What if this beautiful planet, and all its living creatures and operational systems and institutions, were all in collaboration with each other so that everything could, would and did thrive, together?
Previously published by CSR Wire | December 6, 2013 | Danielle Lanyard
What if all the world’s religions honored people and planet, and all, as one big ol’ interconnected ecosystem, of which all are vital parts of the whole? With Green Faith,Sustainable Traditions, Vedic Ecology Hindu temples,Islamic approaches to Sustainability and Deep Ecology, this ‘what if’, is possible.
What if we stopped debating global warming and started addressing solutions to the unequivocal new norms like extreme weather? With ventures like Close to Home, a post-disaster housing marketplace, or Hydrobee, a portable turbine to harness power to charge your cellphone, these new responses to problems are possible.
What if developing consciousness, instead of a stock portfolio, were the norm? With practices likeVipassana Meditation and startups like SelfSpark, the ‘what if’ of personal transformation is possible and happening—for the first step towards changing the world is to change one self.
…We Looked at Waste Differently
What if people shared with each other today, the way humans have for the majority of our existence? With initiatives like the Buy Nothing Project, directories like The Mesh and startups such asVillage Green, a new way for entrepreneurs and any and all people to help one another through sharing is possible.
…Thrivability and Availability Were Important
What if enterprise were a vehicle for thrivability and never an environmental and social detriment? And what if more than 3% of all startups got funded and entrepreneurship were fully inclusive and truly open to all? With Pipeline Fellowship, The Responsible Entrepreneur Instituteand ‘conscious company’ startup incubators like Fledge, all this is possible.
And what if we took pause, turned off our smart phones, our tablets, our televisions and ourMonday-Wednesday-Friday-between-noon-and-three availability and listened deeply to our own individual heartbeats? Is there a greater truth than the truthfulness we accept to be the inevitable reality of ‘now’? Can we hear a call to something bigger and brighter and more genuine than the next new, shiny object to hit the shelves?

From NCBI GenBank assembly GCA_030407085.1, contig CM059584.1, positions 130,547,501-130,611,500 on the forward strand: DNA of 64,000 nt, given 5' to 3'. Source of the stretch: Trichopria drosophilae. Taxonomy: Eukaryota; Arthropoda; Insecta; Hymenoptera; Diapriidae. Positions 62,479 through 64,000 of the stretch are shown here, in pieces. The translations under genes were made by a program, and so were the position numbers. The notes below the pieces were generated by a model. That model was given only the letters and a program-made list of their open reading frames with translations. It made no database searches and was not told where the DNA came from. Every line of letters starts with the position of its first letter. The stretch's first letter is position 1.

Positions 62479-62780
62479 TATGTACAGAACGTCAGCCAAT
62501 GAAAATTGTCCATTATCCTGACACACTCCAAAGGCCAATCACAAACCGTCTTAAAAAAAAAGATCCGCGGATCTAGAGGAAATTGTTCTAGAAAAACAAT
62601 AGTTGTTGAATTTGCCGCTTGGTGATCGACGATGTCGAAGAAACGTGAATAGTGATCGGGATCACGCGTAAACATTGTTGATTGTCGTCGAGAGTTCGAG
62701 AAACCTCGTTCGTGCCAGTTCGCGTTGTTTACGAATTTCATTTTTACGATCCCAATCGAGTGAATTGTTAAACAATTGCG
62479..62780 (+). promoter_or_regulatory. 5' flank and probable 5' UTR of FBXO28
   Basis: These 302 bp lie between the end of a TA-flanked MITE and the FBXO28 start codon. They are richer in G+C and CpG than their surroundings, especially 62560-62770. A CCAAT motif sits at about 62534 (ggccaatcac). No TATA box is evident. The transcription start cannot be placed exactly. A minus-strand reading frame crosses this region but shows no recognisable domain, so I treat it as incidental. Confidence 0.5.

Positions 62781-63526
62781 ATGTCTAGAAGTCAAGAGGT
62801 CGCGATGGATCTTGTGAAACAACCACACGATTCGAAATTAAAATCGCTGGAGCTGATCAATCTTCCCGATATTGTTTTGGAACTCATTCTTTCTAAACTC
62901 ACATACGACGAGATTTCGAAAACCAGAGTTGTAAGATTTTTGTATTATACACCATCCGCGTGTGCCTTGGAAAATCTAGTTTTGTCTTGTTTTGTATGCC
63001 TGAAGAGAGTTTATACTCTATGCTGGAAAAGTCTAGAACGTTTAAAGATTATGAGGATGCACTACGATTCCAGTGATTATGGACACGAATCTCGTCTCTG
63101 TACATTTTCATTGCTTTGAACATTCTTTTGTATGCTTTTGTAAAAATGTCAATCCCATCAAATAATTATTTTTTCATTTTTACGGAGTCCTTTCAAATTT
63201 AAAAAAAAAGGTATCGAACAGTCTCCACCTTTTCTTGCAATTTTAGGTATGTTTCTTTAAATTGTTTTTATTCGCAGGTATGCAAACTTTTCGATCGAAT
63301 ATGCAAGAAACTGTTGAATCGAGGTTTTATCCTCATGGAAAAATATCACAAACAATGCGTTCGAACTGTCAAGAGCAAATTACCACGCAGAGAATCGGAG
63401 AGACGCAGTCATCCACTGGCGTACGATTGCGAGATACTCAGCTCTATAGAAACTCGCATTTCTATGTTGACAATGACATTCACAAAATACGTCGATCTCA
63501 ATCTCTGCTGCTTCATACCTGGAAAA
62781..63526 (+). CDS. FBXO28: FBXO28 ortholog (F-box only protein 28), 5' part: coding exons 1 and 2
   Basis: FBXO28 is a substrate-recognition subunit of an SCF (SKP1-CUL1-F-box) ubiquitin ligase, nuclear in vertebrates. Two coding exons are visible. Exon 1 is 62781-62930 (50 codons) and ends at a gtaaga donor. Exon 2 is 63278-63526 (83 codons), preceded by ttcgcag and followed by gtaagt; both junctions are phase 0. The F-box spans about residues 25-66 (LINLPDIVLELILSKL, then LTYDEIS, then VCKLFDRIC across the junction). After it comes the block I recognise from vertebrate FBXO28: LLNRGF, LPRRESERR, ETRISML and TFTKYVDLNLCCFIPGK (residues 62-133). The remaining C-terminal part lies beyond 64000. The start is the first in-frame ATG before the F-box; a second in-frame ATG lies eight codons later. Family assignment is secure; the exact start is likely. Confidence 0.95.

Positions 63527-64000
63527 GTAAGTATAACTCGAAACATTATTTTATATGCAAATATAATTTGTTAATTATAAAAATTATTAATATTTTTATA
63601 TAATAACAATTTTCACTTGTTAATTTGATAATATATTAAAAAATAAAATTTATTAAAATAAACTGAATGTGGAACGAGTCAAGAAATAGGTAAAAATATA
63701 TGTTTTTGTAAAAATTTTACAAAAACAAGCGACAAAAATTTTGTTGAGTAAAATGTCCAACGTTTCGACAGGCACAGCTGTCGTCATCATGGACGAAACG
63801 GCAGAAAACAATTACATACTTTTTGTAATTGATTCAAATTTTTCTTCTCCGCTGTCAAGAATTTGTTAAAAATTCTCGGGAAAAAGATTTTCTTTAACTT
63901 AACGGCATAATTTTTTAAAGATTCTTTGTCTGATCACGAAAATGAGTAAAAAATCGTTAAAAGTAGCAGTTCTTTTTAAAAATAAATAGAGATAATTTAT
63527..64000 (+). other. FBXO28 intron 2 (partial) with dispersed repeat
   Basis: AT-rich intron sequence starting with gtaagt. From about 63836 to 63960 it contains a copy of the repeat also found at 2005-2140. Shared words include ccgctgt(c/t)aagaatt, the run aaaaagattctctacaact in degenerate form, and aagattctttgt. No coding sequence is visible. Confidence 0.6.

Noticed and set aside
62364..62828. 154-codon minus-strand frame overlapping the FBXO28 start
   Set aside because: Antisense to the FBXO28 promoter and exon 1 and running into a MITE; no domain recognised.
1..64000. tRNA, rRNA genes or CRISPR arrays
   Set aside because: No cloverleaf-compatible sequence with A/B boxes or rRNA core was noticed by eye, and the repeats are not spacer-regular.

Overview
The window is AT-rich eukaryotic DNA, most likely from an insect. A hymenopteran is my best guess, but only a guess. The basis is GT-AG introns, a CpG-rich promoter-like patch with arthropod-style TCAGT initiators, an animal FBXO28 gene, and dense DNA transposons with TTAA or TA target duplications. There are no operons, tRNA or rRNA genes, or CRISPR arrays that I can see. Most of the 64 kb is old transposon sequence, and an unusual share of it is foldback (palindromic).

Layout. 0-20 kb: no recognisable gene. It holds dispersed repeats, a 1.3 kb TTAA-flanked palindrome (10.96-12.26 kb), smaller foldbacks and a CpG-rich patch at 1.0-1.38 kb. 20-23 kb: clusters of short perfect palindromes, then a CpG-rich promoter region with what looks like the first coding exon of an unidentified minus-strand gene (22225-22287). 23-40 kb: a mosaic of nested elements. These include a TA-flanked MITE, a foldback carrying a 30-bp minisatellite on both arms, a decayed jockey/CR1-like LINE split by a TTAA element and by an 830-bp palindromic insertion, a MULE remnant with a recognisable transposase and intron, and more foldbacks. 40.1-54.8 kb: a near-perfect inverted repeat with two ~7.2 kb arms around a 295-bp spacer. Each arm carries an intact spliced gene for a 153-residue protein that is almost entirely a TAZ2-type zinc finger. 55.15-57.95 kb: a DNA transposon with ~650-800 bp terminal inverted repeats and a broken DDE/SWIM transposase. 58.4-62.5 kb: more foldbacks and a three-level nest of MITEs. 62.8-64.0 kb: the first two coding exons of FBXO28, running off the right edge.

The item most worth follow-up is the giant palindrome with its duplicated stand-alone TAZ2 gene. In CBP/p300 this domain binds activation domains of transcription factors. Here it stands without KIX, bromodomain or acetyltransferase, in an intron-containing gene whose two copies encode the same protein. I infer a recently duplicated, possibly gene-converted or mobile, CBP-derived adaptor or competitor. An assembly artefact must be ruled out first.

What if the next best thing wasn’t a thing at all, but an end to the big business, big capitalism and the big old Gordian knot that is the way things are, for a greater truth or system that actually serves all living creatures?
There Is a Human Being with the Power to Change It All
Pull any thread in the current fabric of humanity and you find a maze of twisted logic that serves the few at the expense of the many, which quilts no one from the current imbalance that is planet Earth and its people.
Take Genetically Modified food, Clarence Thomas and Michael Taylor, the US FDA and the Supreme Court of the United States, Monsanto and global food dominance. Monsanto, the self-titled ‘sustainable agriculture company’, is a publicly traded American multinational chemical, agricultural biotechnology corporation. Monsanto grew into the corporate giant it is today by copyrighting seeds that are the heart of the world’s food supply. They then force farmers – big and small – to purchase and use only these seeds, and require the use of their own pesticide called RoundUp to protect the growth of these seeds. Then they entered the Genetically Modified food industry sector, of which they dominate and control over 90% of the world’s GM food supply.
They didn’t exactly get there by accident, or by merit, or by the magic bus of free market capitalism.
Clarence Thomas and Michael Taylor were key instruments in this corporate coup. Thomas was a high level attorney for the Monsanto Corporation, before he was nominated to be a US Supreme Court Justice, where he ruled in favor of every case brought against Monsanto, including theMonsanto Protection Act, which shields the corporation from any liability from its genetically engineered food. Taylor, also an attorney at Monsanto, left the corporation to become deputy commissioner of the FDA, the organization that made nearly every crucial decision of approval for the inception of GM crops. Once the governmental policies were enacted, Taylor returned to Monsanto to become the company’s vice president of public policy.
Behind every big corporation, big industry, big political decision and big mess that the state of the world is in, lies a human being with the power to change it all.
So what if we voted with our dollars and fostered a new vision and way forward that served us all—what if?
What if this vision were the reality? What if this vision were not a future possibility, but our current reality. And what if, just possibly, we embraced this transition to a more sustainable world today? What if, instead of ‘what if’, we become a united chorus asking: “If not now, when?”